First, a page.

The safety and efficacy of ketamine as an anesthetic and pain killer is well documented. Research has also shown that it can be very effective for treating depression, anxiety and PTSD. However, there is limited data and information regarding the use of ketamine in oncology. Most of the few existing studies involve palliative care in patients with terminal cancer.
Research conducted by the Journal of the Advanced Practitioner in Oncology in 2015 found ketamine to be effective for treating refractory pain in terminally ill patients with cancer. The study is inconclusive because it only cites two cases in which ketamine was effectively used to treat cancer associated pain, but it set a foundation for studies to come. In both cases, the patients experienced significant pain relief soon after being administered ketamine.
Naturally, researchers wondered if ketamine might, in its intranasal form, help treat and alleviate cancer associated pain in non palliative patients as well.
An open label trial to determine the safety, feasibility and efficacy of intranasal ketamine for reducing uncontrolled cancer related pain involving 15 participants was conducted by Emory University in Atlanta from July 2017 to April 2020. Researchers chose to administer ketamine intranasally because injections can be challenging and the absorption can be rather poor when administered orally or rectally.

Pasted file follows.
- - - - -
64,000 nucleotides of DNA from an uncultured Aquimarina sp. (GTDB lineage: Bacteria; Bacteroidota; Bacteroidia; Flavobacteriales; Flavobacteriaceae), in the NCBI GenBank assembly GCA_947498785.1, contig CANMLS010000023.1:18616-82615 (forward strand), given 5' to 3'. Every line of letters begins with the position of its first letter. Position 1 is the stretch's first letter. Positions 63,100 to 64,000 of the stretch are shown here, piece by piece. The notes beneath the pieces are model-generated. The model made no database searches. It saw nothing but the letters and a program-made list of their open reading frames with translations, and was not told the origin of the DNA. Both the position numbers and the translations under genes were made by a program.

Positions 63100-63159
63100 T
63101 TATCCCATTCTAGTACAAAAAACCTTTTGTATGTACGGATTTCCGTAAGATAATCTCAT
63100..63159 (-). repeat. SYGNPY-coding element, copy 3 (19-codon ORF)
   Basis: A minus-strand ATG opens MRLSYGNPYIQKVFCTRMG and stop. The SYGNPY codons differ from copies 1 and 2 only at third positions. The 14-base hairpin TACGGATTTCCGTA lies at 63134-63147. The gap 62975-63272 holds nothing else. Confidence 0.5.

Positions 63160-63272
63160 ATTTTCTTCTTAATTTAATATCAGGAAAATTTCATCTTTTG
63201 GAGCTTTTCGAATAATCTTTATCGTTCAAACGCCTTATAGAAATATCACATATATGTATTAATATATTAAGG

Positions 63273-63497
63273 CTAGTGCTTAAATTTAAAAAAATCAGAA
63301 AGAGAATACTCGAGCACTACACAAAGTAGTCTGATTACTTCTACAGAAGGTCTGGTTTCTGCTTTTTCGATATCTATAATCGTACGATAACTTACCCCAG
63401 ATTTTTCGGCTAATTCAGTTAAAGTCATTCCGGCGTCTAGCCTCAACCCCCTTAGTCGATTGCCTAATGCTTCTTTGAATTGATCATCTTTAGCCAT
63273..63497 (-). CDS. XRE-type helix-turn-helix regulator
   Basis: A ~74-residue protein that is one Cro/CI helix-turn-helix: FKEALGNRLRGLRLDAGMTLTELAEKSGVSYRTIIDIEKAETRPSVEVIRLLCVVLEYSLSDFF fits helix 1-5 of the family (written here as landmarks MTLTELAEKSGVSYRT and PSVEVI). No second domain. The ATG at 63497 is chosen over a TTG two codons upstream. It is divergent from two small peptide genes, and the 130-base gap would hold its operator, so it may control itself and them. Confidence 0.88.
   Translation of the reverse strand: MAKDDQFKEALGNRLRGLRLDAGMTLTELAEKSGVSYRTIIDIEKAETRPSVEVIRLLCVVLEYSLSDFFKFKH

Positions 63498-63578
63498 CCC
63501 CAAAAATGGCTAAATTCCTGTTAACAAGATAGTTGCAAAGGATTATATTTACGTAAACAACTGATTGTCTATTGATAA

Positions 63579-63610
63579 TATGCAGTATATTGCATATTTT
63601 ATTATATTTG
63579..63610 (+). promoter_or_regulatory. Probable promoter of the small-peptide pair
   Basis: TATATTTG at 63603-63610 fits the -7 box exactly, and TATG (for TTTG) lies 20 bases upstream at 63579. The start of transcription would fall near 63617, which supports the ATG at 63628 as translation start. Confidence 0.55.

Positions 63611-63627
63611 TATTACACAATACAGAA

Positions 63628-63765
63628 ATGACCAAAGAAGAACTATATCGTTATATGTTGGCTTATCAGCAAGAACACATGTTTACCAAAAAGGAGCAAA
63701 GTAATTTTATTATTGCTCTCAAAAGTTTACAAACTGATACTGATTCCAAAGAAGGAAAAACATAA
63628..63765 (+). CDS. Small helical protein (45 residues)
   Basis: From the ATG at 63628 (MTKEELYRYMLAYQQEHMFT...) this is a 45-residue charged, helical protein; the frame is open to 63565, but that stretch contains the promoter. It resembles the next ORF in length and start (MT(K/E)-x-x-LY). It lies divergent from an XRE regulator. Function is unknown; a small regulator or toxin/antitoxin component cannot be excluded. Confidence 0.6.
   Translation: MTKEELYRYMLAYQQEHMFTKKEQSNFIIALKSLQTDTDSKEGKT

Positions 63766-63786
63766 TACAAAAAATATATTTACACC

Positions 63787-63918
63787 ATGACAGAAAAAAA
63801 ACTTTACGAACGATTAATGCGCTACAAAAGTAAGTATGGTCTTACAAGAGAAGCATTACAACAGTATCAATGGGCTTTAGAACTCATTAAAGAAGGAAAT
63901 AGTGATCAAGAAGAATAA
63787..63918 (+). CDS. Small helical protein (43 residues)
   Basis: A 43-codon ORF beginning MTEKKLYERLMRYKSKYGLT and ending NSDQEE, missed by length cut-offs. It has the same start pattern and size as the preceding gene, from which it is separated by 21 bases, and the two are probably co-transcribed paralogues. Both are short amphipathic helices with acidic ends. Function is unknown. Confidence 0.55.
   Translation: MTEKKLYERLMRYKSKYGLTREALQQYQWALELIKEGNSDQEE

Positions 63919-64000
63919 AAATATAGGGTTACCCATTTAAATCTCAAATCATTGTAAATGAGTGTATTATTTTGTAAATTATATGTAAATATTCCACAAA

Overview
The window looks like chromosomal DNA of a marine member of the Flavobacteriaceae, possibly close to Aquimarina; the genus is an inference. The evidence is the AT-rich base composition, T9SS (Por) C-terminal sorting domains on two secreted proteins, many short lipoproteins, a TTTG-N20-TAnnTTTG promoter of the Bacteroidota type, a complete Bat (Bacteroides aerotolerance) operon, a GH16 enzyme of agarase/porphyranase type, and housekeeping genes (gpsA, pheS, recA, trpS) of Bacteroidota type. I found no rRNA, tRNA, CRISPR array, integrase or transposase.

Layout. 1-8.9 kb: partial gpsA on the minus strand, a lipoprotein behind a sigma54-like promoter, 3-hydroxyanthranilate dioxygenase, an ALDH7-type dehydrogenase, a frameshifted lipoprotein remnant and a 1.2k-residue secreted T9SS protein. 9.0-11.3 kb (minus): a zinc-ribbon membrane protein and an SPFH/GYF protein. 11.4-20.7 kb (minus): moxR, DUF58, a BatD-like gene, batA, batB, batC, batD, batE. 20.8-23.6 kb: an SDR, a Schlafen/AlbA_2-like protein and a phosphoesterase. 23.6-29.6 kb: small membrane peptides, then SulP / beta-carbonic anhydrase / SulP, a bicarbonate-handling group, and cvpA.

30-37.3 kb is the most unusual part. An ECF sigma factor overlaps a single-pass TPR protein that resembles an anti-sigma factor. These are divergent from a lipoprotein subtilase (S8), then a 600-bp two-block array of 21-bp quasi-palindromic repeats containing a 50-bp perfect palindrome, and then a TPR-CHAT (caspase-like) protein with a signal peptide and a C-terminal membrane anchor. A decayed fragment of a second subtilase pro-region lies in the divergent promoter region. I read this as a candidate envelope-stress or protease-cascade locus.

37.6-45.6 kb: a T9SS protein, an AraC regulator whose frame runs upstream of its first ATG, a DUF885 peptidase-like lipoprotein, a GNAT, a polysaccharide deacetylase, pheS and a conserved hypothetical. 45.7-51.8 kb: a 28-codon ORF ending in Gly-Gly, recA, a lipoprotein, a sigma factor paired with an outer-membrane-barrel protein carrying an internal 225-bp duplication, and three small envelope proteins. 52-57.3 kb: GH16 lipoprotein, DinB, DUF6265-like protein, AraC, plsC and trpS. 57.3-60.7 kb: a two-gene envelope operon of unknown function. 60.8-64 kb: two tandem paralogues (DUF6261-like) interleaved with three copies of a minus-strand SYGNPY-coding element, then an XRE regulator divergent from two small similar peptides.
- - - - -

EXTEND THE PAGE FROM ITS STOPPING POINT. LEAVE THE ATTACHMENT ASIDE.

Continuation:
Patients were seen over five visits, with each occurring two to seven days apart. They were administered ketamine on visits one to four and monitored for 240 minutes with regular blood pressure checks and continuous pulse oximetry. Blood samples as well as patient-reported outcomes were collected before and after each session.
On visit one, patients received 10mg of intranasal ketamine. On visit two, patients received 10mg of intravenous ketamine to help establish the bioavailability of intranasal ketamine. On visit three, patients received 30mg of intranasal ketamine and, on visit four, patients received 50mg of intranasal ketamine. An additional blood sample was drawn on visit five.